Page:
• Pulmonary Lobectomy

    (Removal of a Lung Lobe)

    Definition

    Each lung is made up of 2 or 3 sections, called lobes. A lobectomy is the surgical removal of one of these sections from the lung.

    Reasons for Procedure

    A lobectomy is used to treat a variety of lung conditions, such as
    Lung Cancer
    IMAGE
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    Possible Complications

    If you are planning to have a lobectomy, your doctor will review a list of possible complications. These may include:
    • Infection
    • Bleeding
    • Anesthesia-related problems
    • Collapsed lung
    • Need for prolonged artificial respiration on a ventilator
    • Damage to nearby organs or structures
    • Chronic pain related to the surgery (post-thoracotomy pain syndrome)
    • Death
    Factors that may increase the risk of complications include:

    What to Expect

    Prior to Procedure

      Your doctor may do the following: Talk to your doctor about your medicines. You may be asked to stop taking some medicines up to one week before the procedure, like:
      • Aspirin or other anti-inflammatory drugs
      • Blood thinners, such as clopidogrel or warfarin
    • Follow a special diet if instructed.
    • Eat a light meal the night before. Do not eat or drink anything after midnight.
    • Take antibiotics or other medicines as directed.
    • You may be asked to shower the night before the procedure with a special soap.
    • Arrange to have someone drive you to and from the procedure. Arrange for help at home as you recover.

    Anesthesia

    General anesthesia will be given. You will be asleep. A tube will be placed in your windpipe to help you breathe.

    Description of Procedure

    A lobectomy may be done in one of two ways:
    • Traditional thoracotomy—A large incision will be made. The ribs will be spread. The doctor will locate and remove the lung lobe.
    • Video-assisted thoracic procedure—Several small incisions will be made between your ribs. A tiny camera and special tools will be inserted through the incisions. Your doctor will be able to see the inside of your chest on a nearby monitor. The lung lobe will be located and removed.
    If you are having a lobectomy to remove cancer, the doctor will also remove lymph glands in your chest. The glands will be tested for any sign of cancer.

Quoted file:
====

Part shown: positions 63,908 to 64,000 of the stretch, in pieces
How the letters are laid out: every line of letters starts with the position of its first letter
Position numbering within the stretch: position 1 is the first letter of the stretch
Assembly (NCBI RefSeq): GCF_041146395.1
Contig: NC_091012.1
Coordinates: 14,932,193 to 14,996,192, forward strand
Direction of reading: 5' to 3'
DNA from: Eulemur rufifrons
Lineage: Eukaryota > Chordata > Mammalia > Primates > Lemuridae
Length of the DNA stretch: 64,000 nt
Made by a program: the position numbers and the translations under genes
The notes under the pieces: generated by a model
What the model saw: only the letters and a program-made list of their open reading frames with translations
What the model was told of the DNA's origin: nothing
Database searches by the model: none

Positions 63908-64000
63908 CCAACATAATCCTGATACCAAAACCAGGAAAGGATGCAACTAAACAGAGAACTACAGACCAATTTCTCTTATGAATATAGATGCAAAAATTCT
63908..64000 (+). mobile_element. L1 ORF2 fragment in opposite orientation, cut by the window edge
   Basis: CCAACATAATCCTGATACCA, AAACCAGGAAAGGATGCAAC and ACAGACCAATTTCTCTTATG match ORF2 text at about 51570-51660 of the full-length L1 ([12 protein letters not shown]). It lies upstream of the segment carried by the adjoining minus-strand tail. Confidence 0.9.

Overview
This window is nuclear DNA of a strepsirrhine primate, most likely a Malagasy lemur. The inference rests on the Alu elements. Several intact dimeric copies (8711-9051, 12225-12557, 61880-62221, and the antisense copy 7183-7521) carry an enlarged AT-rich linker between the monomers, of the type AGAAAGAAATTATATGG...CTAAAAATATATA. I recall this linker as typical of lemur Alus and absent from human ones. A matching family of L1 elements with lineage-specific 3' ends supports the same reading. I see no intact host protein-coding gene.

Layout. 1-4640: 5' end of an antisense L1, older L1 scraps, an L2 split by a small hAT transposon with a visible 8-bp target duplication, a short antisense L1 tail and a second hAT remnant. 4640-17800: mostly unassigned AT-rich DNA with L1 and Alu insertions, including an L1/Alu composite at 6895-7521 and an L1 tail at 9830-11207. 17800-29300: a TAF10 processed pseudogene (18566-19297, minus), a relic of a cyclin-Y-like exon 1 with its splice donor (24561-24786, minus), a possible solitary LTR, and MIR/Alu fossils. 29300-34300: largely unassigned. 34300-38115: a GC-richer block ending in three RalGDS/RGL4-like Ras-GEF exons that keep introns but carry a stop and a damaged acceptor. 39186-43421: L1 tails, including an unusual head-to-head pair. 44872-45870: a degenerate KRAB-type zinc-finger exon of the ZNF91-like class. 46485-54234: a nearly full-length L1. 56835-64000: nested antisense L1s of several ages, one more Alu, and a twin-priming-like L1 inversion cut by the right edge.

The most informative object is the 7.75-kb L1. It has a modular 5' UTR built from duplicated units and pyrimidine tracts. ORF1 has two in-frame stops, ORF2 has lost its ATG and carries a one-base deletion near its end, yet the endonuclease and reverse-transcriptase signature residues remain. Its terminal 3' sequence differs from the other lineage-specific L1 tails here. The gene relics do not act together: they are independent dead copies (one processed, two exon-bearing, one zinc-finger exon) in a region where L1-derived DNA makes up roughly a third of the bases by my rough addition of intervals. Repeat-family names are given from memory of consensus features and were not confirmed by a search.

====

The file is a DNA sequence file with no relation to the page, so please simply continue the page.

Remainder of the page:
After completing the procedure, your doctor will place tubes in your chest. They will help drain the chest cavity. The incision(s) will be closed with stitches or staples.

    Immediately After Procedure

    You will be taken to a recovery room. You will be given fluids and medicines through an IV.

    How Long Will It Take?

    The procedure takes about 1-4 hours.

    How Much Will It Hurt?

    You may feel some pain as the anesthesia wears off, but pain can be managed with medicines.

    Average Hospital Stay

    • Thoracotomy—about 1-2 weeks
    • Video-assisted thoracic procedure—2-5 days

    Post-procedure Care

    At the Hospital
    You will be asked to cough and walk often. You may be given an incentive spirometer. This is a breathing exercise device that will encourage you to take deep breaths.
    At Home
    Be sure to follow your doctor’s instructions, which may include:
    • You will likely be told to walk daily.
    • Limit lifting during the first few days after your surgery.
    • Follow directions to take care of your incision.
    • Ask your doctor about when it is safe to shower, bathe, or soak in water.
    • You will be given medicine to help manage pain.

    Call Your Doctor

    After you leave the hospital, call your doctor if any of the following occurs:
    • Signs of infection, including fever and chills
    • Redness, swelling, increasing pain, excessive bleeding, or any discharge from the incision site
    • Nausea and/or vomiting that you cannot control with the medicines you were given after surgery, or which last for more than two days after you leave the hospital
    • Pain that you cannot control with the medicines you have been given
    • Pain, burning, urgency or frequency of urination, or persistent bleeding in the urine
    • Cough, shortness of breath, or chest pain
    • Coughing up yellow, green, or bloody mucus
    • Pain and/or swelling in your feet, calves, or legs
    Call for medical help or go to the emergency room right away if any of the following occurs:
    • Sudden chest pain
    • Sudden shortness of breath
    If you think you have an emergency, call for medical help right away.

    RESOURCES

    American Cancer Society http://www.cancer.org/

    National Cancer Institute http://www.cancer.gov/

    CANADIAN RESOURCES

    Canadian Cancer Society http://www.cancer.ca/

    Health Canada http://www.hc-sc.gc.ca

    References

    Information for patients undergoing a thorascopic wedge/lobectomy. University of Michigan Department of Surgery website. Available at: http://thoracic.um-surgery.org/clinical/discharge%5Ffollowup/teaching/tscope%5Flobe.shtml . Accessed January 2, 2013.

    Lobectomy. Johns Hopkins Medicine website. Available at: http://lungcancer.ucla.edu/adm%5Ftherapy%5Fpulmonary.html . Accessed January 2, 2013.

    6/3/2011 DynaMed's Systematic Literature Surveillance DynaMed's Systematic Literature Surveillance : Mills E, Eyawo O, Lockhart I, Kelly S, Wu P, Ebbert JO. Smoking cessation reduces postoperative complications: a systematic review and meta-analysis. Am J Med. 2011;124(2):144-154.e8.

    Revision Information


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